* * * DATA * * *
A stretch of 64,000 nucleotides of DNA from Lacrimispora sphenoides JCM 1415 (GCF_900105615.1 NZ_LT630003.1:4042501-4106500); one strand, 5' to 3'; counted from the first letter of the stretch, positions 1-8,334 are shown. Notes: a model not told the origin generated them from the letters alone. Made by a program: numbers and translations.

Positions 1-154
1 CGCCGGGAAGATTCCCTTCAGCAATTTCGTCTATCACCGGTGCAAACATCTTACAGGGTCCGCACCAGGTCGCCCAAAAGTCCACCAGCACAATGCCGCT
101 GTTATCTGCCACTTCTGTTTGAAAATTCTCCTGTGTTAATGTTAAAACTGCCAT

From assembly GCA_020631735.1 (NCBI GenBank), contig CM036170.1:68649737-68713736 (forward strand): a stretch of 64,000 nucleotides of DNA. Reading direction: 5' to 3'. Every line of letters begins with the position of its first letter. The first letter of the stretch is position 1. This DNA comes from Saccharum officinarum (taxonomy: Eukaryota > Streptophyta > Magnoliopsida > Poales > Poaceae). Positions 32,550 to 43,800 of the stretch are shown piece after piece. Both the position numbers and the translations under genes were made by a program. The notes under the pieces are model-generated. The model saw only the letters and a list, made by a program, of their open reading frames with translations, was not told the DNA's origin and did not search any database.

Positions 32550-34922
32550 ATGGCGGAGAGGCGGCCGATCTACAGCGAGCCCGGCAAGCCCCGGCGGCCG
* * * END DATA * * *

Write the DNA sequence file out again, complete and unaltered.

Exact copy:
A stretch of 64,000 nucleotides of DNA from Lacrimispora sphenoides JCM 1415 (GCF_900105615.1 NZ_LT630003.1:4042501-4106500); one strand, 5' to 3'; counted from the first letter of the stretch, positions 1-8,334 are shown. Notes: a model not told the origin generated them from the letters alone. Made by a program: numbers and translations.

Positions 1-154
1 CGCCGGGAAGATTCCCTTCAGCAATTTCGTCTATCACCGGTGCAAACATCTTACAGGGTCCGCACCAGGTCGCCCAAAAGTCCACCAGCACAATGCCGCT
101 GTTATCTGCCACTTCTGTTTGAAAATTCTCCTGTGTTAATGTTAAAACTGCCAT

From assembly GCA_020631735.1 (NCBI GenBank), contig CM036170.1:68649737-68713736 (forward strand): a stretch of 64,000 nucleotides of DNA. Reading direction: 5' to 3'. Every line of letters begins with the position of its first letter. The first letter of the stretch is position 1. This DNA comes from Saccharum officinarum (taxonomy: Eukaryota > Streptophyta > Magnoliopsida > Poales > Poaceae). Positions 32,550 to 43,800 of the stretch are shown piece after piece. Both the position numbers and the translations under genes were made by a program. The notes under the pieces are model-generated. The model saw only the letters and a list, made by a program, of their open reading frames with translations, was not told the DNA's origin and did not search any database.

Positions 32550-34922
32550 ATGGCGGAGAGGCGGCCGATCTACAGCGAGCCCGGCAAGCCCCGGCGGCCG